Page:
Sleep characteristics and self-rated health in older persons

  • Mariana Simoes Maria
  • Christophe Büla
  • Brigitte Santos-Eggimann
  • Hélène Krief
  • Raphaël Heinzer
  • Laurence Seematter-BagnoudEmail author
Research Paper

Key summary points


To examine the association between older persons’ sleep characteristics and subjective health.


Older persons with good self-rated health are more likely to report a good sleep quality and less likely to take naps or sleep medication, even when accounting for comorbidity, depressive symptoms and cognitive difficulties.


While sleep efficiency is positively associated with subjective health, napping and use of sleep medication are negatively associated to rating one’s health as good. These associations need to be further investigated in longitudinal analyses to better understand causality.



It remains unclear, how much older persons’ sleep problems are due to age-related changes in sleep architecture and pattern, or whether they are a consequence of health problems. This work aimed to examine the association between sleep characteristics and self-rated health, taking into account potential confounders.


Data about sleep, including sleep efficiency (ratio of sleep duration to the amount of time spent in bed, considered as good if > 85%), as well as health-rated characteristics were self-reported by community-dwelling persons enrolled in the Lausanne cohort 65+ study (n = 2712, age 66–75 years). Participants’ subjective health was categorized as good versus poor. The cross-sectional association between good self-rated health and sleep characteristics was examined in bivariate and multivariate analysis.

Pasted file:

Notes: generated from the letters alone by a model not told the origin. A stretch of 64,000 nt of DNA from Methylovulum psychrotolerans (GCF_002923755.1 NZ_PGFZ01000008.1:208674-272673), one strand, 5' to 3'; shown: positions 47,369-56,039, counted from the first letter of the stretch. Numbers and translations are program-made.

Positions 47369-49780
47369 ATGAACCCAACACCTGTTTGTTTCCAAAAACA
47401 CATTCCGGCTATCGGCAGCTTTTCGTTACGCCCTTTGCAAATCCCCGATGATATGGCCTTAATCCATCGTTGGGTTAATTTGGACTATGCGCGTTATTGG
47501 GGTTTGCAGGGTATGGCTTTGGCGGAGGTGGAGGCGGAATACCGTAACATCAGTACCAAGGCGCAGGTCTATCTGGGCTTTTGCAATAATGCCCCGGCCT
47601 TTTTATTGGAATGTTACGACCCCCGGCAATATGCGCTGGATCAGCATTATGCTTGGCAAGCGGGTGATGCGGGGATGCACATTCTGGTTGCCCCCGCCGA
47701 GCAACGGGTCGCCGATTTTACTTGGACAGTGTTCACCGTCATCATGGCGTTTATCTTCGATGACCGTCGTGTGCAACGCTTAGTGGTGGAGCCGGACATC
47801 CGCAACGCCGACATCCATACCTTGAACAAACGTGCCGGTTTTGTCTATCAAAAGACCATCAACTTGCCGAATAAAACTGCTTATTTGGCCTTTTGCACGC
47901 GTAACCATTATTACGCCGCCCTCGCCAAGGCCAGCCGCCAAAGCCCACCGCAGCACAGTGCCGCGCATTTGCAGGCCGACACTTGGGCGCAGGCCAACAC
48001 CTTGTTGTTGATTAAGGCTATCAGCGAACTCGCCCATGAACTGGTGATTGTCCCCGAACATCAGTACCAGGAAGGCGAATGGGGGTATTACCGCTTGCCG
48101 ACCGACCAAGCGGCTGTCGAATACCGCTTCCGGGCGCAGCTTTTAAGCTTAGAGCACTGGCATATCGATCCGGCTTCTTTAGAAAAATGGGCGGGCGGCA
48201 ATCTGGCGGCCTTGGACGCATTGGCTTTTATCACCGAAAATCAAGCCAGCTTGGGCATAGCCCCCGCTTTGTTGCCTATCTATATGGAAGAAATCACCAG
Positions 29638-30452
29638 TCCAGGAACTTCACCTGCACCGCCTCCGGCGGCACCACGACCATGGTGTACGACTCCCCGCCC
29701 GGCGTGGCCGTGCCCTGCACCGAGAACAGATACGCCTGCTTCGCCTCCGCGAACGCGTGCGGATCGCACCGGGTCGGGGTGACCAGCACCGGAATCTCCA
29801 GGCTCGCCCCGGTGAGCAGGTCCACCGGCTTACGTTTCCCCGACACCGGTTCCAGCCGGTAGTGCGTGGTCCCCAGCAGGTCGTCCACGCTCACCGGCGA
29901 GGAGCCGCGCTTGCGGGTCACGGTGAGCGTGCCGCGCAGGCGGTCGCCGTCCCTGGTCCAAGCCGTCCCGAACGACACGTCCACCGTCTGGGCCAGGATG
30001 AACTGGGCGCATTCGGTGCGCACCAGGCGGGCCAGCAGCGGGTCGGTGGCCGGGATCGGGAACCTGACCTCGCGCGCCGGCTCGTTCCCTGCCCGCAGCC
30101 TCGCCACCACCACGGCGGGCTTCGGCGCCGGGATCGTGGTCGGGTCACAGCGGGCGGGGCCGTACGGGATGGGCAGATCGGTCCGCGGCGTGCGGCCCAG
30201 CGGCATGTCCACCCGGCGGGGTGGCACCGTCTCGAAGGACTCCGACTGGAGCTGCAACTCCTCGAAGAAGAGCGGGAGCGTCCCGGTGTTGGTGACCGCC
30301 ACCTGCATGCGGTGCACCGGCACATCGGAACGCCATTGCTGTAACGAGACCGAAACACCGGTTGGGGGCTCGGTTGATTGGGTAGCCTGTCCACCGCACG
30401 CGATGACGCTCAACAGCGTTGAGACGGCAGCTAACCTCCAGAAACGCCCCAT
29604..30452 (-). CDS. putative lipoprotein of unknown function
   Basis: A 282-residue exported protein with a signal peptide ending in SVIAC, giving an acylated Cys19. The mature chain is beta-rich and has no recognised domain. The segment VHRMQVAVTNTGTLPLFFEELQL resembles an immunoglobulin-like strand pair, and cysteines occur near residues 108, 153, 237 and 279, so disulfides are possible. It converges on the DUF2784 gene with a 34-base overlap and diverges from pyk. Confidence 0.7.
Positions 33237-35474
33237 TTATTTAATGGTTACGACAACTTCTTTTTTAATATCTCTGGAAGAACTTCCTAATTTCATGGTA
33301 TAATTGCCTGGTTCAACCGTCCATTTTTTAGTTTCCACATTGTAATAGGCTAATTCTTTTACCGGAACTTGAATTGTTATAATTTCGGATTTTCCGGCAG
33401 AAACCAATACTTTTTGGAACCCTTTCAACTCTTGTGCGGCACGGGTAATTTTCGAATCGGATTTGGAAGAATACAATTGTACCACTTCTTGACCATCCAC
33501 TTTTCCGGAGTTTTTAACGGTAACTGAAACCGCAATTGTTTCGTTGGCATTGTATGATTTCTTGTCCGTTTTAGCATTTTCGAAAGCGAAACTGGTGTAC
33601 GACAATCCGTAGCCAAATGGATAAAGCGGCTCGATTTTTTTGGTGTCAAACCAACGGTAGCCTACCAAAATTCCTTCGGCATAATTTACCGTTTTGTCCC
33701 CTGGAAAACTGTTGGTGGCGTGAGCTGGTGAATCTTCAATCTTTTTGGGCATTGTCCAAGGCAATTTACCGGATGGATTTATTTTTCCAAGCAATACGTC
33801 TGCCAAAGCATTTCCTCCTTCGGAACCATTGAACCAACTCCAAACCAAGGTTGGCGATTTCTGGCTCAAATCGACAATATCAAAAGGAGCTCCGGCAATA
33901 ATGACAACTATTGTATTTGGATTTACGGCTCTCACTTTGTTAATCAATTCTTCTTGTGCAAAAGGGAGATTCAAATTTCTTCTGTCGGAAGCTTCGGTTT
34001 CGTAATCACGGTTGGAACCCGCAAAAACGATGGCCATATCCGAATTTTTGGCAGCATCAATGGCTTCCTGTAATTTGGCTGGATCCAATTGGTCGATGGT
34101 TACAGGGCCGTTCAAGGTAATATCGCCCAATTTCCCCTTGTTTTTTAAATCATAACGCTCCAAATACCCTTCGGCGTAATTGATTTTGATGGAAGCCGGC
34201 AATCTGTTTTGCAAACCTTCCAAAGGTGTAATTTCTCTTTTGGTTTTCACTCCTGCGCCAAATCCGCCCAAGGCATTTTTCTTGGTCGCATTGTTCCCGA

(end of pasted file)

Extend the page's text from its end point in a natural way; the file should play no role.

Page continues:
The majority of participants (68.4%) rated their health as good. Compared to the participants with poor-rated health, they more often reported a good sleep efficiency (59.5% vs 45.0%, p < 0.001) and less often reported napping (41.6% vs 54.0%, p < 0.001) as well as using sleep medication (12.7% vs 31.8%, p < 0.001). After adjustment for comorbidity, depressive symptoms and cognitive difficulties, a positive association persisted between good sleep efficiency and good self-rated health (adjOR: 1.35, 95% CI 1.10–1.66). Regular napping remained negatively associated to feel healthy (adjOR: 0.65, 95% CI 0.53–0.79).


Sleep efficiency is positively associated with subjective health, whereas napping and use of sleep medication are negatively associated to rating own health as good. These associations need to be further investigated in longitudinal analyses to better understand causality.


Sleep Older persons Subjective health 



The authors want to thank all participants to the Lausanne Cohort 65 + study.


None of the authors received specific funding for this analysis.

Compliance with ethical standards

Conflict of interest

The authors declare no conflict of interest.

Ethical approval

The Lc65+ study initial protocol and follow-up amendments received approval from the Cantonal Human Research Ethical Committee [Protocol (19/04); 2009 amendment approved January 9, 2009]. All procedures performed in studies involving human participants were in accordance with the ethical standards of the 1964 Helsinki declaration and its later amendments or comparable ethical standards.

Informed consent

Participants were informed about the nature of the study and confidentiality of data management, and gave written consent to participate.


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Copyright information

© European Geriatric Medicine Society 2019

Authors and Affiliations

  1. 1.Service of Geriatric Medicine and Geriatric RehabilitationUniversity of Lausanne Hospital CentreLausanneSwitzerland
  2. 2.Faculty of Biology and MedicineLausanne UniversityLausanneSwitzerland
  3. 3.Health Services Unit, Center for Primary Care and Public Health (Unisanté)University of LausanneLausanneSwitzerland
  4. 4.Center for Investigation and Research in Sleep (CIRS)University of Lausanne Hospital CentreLausanneSwitzerland

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